Background Nursing student academic failure is a phenomenon of growing international interest, not only because of its economic impact but also because it negatively affects the availability of future nurses in different healthcare systems. To recruit the students with the highest probability of academic success, an open challenge for universities is to recruit students who have previously demonstrated superior scholastic aptitudes that appear to be associated with a greater likelihood of academic success. Documenting the relationship between the selection methods used when selecting nursing students and academic failure will contribute to the international debate concerning the optimisation of the selection strategies. Objectives The principal aim of this study was to investigate the role in predicting nursing student academic success of 1) the upper-secondary diploma grades and 2) the score obtained by students in the nursing degree program admission test. Design A retrospective observational study was conducted. Participants and Methods Five cohorts of nursing students, matriculated in consecutive academic years from 2004 to 2008, in an Italian bachelor’s degree program were observed retrospectively. Results Overall, 61.2% of the 1006 considered students concluded their degree within the legal duration allowed for the nursing degree. Students who failed were those who had lowest grades associated with their upper-secondary diploma coursework (p 0.000) and were male (p 0.000). The grades associated with the upper-secondary diploma coursework, unlike the admission test score, correlates positively with the final degree grade and the average value of degree program examination scores. No correlation was found between the upper-secondary diploma coursework grades and the scores obtained in the test for the nursing degree program admission test (r -0.037). Conclusions These results suggest that upper-secondary diploma coursework grades are a parameter that should receive great consideration, especially in cases where there are planned numbers of incoming nursing degree students.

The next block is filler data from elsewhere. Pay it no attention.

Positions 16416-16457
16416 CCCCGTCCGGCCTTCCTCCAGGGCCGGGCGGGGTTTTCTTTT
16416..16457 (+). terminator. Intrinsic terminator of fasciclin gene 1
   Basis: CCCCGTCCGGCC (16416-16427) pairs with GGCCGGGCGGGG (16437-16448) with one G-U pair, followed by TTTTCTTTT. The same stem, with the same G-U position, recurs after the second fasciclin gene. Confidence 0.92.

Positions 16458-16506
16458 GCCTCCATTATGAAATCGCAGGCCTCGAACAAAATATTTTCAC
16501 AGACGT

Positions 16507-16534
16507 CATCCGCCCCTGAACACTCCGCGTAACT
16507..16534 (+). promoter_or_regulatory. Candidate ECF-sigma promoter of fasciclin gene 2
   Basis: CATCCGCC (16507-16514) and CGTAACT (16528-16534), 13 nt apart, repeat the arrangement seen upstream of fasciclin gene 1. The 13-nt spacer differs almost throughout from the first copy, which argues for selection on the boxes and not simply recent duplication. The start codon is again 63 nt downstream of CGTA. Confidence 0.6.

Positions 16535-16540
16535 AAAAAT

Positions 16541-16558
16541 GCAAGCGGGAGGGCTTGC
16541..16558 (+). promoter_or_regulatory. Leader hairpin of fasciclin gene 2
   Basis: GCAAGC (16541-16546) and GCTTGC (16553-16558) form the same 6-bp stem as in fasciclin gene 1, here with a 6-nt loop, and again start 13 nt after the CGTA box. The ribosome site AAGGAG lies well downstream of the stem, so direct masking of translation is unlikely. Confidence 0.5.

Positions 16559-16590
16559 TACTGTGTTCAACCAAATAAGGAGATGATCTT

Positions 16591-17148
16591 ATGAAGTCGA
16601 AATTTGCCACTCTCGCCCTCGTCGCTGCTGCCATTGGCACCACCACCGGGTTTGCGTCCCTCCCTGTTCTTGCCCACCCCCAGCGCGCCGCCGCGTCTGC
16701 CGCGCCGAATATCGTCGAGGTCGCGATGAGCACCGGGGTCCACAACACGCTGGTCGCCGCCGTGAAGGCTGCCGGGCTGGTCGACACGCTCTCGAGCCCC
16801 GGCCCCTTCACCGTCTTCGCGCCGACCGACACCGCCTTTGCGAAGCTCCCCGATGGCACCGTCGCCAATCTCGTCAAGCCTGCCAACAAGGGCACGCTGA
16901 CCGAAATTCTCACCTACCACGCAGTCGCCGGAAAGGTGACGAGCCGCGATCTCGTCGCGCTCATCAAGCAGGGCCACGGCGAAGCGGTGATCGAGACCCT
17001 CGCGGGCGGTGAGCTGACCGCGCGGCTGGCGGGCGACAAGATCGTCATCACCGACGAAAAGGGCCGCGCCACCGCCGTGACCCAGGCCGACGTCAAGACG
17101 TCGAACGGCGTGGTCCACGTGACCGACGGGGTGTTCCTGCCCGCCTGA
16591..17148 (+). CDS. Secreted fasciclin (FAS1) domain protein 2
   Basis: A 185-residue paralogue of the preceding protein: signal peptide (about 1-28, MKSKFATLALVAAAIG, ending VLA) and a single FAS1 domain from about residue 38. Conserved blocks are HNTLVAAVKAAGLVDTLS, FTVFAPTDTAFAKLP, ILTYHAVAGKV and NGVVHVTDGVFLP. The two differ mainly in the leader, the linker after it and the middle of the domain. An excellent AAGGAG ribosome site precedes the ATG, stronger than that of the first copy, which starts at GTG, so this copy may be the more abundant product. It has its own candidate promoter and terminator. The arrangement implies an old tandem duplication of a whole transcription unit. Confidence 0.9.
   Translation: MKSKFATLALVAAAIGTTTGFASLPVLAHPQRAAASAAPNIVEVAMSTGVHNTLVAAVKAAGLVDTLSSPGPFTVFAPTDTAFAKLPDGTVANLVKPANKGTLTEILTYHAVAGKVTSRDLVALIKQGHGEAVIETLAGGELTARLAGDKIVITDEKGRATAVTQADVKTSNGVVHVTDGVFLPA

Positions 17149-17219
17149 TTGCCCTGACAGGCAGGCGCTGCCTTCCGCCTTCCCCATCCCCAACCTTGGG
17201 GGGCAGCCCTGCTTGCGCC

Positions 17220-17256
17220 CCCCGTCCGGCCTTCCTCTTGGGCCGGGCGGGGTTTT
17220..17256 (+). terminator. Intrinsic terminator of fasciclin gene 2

Academic success or failure in nursing students: results of a retrospective observational study

LANCIA, Loreto;PETRUCCI, Cristina;Dante A;CIFONE, MARIA GRAZIA
2013

Abstract

Background Nursing student academic failure is a phenomenon of growing international interest, not only because of its economic impact but also because it negatively affects the availability of future nurses in different healthcare systems. To recruit the students with the highest probability of academic success, an open challenge for universities is to recruit students who have previously demonstrated superior scholastic aptitudes that appear to be associated with a greater likelihood of academic success. Documenting the relationship between the selection methods used when selecting nursing students and academic failure will contribute to the international debate concerning the optimisation of the selection strategies. Objectives The principal aim of this study was to investigate the role in predicting nursing student academic success of 1) the upper-secondary diploma grades and 2) the score obtained by students in the nursing degree program admission test. Design A retrospective observational study was conducted. Participants and Methods Five cohorts of nursing students, matriculated in consecutive academic years from 2004 to 2008, in an Italian bachelor’s degree program were observed retrospectively. Results Overall, 61.2% of the 1006 considered students concluded their degree within the legal duration allowed for the nursing degree. Students who failed were those who had lowest grades associated with their upper-secondary diploma coursework (p 0.000) and were male (p 0.000). The grades associated with the upper-secondary diploma coursework, unlike the admission test score, correlates positively with the final degree grade and the average value of degree program examination scores. No correlation was found between the upper-secondary diploma coursework grades and the scores obtained in the test for the nursing degree program admission test (r -0.037). Conclusions These results suggest that upper-secondary diploma coursework grades are a parameter that should receive great consideration, especially in cases where there are planned numbers of incoming nursing degree students.
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Utilizza questo identificativo per citare o creare un link a questo documento: http://hdl.handle.net/11697/16202
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